The Dark Ages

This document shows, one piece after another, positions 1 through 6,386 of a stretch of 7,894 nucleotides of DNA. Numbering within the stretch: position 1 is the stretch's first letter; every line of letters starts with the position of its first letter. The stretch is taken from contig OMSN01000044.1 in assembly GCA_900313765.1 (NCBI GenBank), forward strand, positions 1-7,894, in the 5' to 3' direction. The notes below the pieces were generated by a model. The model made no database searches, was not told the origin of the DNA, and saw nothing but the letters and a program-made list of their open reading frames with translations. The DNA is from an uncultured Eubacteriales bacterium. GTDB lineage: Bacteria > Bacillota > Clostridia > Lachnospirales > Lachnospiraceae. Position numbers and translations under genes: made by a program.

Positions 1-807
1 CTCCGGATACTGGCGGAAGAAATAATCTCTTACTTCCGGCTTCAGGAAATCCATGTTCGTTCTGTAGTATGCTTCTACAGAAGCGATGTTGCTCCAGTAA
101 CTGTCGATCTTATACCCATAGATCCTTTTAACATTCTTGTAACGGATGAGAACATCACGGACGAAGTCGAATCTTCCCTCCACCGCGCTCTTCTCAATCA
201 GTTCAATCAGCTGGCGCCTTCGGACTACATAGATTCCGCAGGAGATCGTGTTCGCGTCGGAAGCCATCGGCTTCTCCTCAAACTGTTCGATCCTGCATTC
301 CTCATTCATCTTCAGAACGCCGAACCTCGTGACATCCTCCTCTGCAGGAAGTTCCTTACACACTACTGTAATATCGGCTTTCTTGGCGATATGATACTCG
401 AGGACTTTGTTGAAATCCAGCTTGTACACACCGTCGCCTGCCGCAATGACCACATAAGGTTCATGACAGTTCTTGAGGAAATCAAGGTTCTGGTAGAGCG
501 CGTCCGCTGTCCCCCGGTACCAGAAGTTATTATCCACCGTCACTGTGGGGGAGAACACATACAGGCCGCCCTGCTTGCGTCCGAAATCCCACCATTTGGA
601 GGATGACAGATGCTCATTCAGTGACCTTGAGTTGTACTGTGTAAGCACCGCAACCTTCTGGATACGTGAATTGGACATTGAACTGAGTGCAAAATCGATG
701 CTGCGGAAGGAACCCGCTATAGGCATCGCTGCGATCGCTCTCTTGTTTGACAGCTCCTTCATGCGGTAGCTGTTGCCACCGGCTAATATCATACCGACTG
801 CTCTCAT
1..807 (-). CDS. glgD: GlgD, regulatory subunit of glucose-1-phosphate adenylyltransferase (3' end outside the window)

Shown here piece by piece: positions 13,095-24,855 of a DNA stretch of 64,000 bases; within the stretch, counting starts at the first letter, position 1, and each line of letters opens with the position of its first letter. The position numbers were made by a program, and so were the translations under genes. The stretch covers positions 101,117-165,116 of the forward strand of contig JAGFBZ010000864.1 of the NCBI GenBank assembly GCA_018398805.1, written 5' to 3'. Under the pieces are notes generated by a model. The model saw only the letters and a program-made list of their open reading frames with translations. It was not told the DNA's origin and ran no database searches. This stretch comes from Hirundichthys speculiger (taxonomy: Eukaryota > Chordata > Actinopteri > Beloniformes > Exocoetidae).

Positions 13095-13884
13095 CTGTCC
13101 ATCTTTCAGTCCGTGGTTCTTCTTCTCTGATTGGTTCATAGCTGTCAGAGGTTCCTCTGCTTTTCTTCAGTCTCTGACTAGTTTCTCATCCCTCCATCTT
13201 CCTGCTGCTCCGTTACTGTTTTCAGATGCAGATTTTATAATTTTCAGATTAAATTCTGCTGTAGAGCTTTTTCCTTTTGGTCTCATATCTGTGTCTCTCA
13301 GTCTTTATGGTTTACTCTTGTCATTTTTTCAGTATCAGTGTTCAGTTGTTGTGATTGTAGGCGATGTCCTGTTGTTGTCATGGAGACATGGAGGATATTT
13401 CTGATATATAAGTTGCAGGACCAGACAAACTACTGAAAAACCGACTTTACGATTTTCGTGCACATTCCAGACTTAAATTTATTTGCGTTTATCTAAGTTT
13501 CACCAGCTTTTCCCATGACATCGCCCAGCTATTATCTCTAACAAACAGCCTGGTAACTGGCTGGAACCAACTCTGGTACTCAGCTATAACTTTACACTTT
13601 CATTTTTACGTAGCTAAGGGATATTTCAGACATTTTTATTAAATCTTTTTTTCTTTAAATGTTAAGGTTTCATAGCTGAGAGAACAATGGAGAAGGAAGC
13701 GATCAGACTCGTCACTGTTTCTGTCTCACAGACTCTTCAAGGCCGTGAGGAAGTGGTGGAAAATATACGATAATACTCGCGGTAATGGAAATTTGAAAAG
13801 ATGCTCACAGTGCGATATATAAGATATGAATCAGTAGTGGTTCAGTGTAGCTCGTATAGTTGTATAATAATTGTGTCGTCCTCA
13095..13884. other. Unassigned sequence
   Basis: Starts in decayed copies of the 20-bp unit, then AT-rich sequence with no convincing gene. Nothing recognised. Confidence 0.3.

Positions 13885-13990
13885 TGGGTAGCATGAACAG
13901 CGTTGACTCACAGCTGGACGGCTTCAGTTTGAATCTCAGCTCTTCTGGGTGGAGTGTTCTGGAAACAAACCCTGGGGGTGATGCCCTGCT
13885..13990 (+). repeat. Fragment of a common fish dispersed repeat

The Dark Ages, or Middle Ages, was the time period between the Fall of the Western Roman Empire around 476 BCE and the beginning of the Early Modern period, in roughly the fourteenth century. After the collapse of a great empire that ruled the vast majority of Europe, literature, language, intellectual thought, even cultural advancement seemingly deteriorated. Many perceive this time to be one of ignorance, where religion and superstition overtook common sense and rationality. Population decline, migrations, and invasions during the Early Middle Ages are just some of the reasons this point in history has such a negative connotation. In the first century AD, widely known as the "Migration Period," several Germanic, Slavic, and other peoples who were once enemies of Rome finally moved into areas previously under Roman rule. Thus, the integration of different cultures and skills allowed for technological and agricultural innovations to flourish later on, in approximately 1,000 AD, during the High Middle Ages. In the Late Middle Ages, between 1,347 and 1,350, the Black Death killed at least one third of the entire European population. Plague, famine, and war continued like this until new cultural and technological advances launched this region into the Early Modern period, starting with the Renaissance.